LONDON/AMSTERDAM Oct 2 Dutch lender Rabobank
expects to receive a multimillion-pound fine from
British and U.S. regulators within a few weeks to settle
allegations that its traders helped to manipulate benchmark
Two sources familiar with the situation said that a Rabobank
settlement with regulators such as Britain's Financial Conduct
Authority, the U.S. Department of Justice and the U.S. Commodity
Futures Trading Commission is expected this month.
One source familiar with the matter said that the
co-operatively owned bank has been telephoning senior staff
about the expected penalty, which would be the fifth slapped on
financial institutions since a sprawling global investigation
into the rate-rigging scandal began in 2008.
The scandal, which has landed four institutions with fines
totalling $2.7 billion to date, has also resulted in seven
individuals being charged by U.S. and British prosecutors,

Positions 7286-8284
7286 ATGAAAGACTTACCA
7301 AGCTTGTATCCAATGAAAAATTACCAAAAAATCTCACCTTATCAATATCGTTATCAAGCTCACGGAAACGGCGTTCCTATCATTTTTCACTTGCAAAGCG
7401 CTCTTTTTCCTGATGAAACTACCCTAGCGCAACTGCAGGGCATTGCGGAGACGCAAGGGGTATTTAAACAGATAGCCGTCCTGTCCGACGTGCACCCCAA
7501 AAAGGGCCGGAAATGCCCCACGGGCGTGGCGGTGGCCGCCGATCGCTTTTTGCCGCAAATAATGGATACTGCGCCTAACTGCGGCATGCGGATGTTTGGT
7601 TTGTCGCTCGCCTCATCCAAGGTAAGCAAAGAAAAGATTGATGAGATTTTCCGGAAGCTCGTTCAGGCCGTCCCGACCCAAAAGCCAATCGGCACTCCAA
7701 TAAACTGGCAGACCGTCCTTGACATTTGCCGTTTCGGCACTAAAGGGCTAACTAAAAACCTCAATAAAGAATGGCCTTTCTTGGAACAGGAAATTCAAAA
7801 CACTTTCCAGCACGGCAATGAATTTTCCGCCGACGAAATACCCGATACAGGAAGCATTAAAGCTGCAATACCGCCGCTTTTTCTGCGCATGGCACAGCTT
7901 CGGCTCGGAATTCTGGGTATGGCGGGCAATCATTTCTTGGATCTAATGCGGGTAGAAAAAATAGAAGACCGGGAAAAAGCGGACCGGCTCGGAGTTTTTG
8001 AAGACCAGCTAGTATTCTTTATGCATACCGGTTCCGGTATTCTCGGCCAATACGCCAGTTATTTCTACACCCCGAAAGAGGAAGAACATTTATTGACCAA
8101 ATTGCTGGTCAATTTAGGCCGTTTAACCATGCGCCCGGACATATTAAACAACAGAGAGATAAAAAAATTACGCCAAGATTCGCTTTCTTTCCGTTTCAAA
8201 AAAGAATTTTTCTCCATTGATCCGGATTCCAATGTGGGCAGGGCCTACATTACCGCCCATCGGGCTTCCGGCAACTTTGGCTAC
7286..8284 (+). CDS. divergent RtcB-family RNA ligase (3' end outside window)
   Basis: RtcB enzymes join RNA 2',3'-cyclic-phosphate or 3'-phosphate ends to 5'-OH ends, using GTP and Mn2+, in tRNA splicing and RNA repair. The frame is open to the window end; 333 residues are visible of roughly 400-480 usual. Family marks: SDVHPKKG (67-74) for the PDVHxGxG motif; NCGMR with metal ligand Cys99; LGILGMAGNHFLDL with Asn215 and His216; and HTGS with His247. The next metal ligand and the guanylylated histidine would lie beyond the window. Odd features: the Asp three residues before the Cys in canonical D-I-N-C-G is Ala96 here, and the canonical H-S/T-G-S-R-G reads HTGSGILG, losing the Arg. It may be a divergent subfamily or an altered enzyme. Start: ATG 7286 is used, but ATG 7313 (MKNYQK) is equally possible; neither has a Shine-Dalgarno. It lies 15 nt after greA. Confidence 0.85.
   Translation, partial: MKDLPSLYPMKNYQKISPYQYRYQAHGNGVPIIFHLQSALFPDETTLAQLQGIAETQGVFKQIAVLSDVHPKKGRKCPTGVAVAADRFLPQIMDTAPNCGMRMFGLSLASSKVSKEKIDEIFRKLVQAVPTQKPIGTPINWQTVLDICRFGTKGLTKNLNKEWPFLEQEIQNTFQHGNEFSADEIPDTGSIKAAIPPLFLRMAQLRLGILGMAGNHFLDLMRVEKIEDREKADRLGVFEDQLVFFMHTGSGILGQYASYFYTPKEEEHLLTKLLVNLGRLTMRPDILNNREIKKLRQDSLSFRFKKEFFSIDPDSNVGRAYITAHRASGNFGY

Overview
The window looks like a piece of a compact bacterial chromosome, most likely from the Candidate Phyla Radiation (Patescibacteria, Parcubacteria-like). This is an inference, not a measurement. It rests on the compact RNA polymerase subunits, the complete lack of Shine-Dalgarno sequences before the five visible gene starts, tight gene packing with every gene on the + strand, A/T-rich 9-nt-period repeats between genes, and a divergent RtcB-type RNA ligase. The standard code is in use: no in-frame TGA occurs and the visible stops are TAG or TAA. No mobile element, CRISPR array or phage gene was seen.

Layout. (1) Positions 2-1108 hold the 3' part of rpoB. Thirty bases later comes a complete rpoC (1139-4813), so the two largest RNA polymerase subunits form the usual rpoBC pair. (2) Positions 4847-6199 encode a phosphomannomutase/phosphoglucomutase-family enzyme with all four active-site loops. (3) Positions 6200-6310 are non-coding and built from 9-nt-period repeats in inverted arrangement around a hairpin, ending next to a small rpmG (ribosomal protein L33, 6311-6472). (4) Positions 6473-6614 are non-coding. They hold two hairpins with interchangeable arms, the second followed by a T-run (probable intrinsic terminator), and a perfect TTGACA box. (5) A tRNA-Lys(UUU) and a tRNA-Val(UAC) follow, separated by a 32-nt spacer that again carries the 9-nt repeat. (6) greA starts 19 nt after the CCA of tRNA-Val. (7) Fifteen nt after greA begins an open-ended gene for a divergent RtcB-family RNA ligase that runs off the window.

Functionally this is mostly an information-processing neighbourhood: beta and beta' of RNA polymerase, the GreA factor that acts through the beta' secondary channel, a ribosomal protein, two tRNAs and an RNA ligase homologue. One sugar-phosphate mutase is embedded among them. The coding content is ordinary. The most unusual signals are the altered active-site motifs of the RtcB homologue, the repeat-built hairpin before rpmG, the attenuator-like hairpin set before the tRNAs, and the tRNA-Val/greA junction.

scores of institutions and traders interrogated and a spate of
lawsuits launched by disgruntled bank customers who allege that
they lost out financially.
It remains unclear, however, whether a U.S. government
shutdown over a funding battle in Congress could delay any
announcement. Non-essential government work has been halted
until the budget impasse is resolved.
Rabobank, the second-largest Dutch financial group by
assets, is likely to agree to a penalty of between the 290
million pounds ($470 million) imposed on Barclays and
the $612 million deal struck by Royal Bank of Scotland,
Bloomberg reported in February, citing a source with knowledge
of the investigation.
Rabobank bank declined to comment on Wednesday.
More than a dozen banks and brokerages are being
investigated by regulators and anti-trust watchdogs worldwide
for manipulating benchmark rates such as Libor and Euribor,
which are used to price trillions of dollars of products from
derivatives to credit cards.